All our incorporation packages come with company by-laws drafted to properly run your company. The by-laws of a corporation are rules which establish how the business and affairs of a corporation are conducted. Common by-laws address things like:
- how documents will be signed (and contracts entered) on behalf of the corporation;
- the dated for the corporation’s financial year-end;
- the procedure to be used in connection with meetings of directors and shareholders, for example the forms for directors resolutions;
- the provision for committees of directors; and
- the roles of the officers of the corporation (ex. CEO, CFO etc);
It is useful to incorporate operational rules even though Ontario legislation address some company rules by default. In some cases, the default legislative rules can also be amended by the company in their own by-laws.
Who Creates the Company By-Laws?
Unless the articles, existing by-laws, or a shareholder agreement provide otherwise, it is the directors of the company that make company by-laws. Directors create by-laws by passing a director’s resolution with the required majority of the members of the board.
Likewise, any shareholder entitled to vote at a meeting of shareholders can also propose a by-law for directors to vote on.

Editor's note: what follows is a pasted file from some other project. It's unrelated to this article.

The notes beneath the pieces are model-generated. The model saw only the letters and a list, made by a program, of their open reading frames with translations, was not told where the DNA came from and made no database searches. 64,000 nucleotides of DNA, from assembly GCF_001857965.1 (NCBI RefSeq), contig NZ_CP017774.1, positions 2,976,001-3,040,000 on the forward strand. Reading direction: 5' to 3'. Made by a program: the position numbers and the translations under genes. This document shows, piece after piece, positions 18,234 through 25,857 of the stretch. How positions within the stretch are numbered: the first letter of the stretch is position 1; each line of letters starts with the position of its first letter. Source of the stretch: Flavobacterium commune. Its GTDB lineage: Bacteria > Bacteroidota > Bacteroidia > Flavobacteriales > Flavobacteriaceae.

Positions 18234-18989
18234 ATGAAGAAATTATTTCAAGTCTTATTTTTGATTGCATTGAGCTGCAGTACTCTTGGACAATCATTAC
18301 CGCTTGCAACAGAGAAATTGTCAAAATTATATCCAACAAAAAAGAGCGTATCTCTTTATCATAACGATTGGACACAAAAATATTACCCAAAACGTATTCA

Once the directors make, amend, or repeal a by-law, they must submit it to the shareholders at the next meeting of shareholders, who may confirm, reject, or amend it.
If a special resolution is not considered to provide sufficient consent, the articles may specify what greater number of votes is required to alter such a provision in the articles. If it is not desirable to put the provision in the articles to avoid public knowledge of its terms, a Unanimous Shareholders’ Agreement can specify that a greater number of votes of directors or shareholders is required to change some or all of the provisions of the by- laws. Neither a USA nor the by-laws of a corporation is a public document.
When Do I Need By-laws for My Company?
Any company with more than one founder, director or shareholder should have at least basic by-laws in place to govern how the daily affairs of the company are going to be run. By-laws are important for setting the ground rules, signing authority and allocating the power to conduct important management functions such as a entering contracts or conducting banking.
The need for company by-laws can be reduced by entering a unanimous shareholders’ agreement.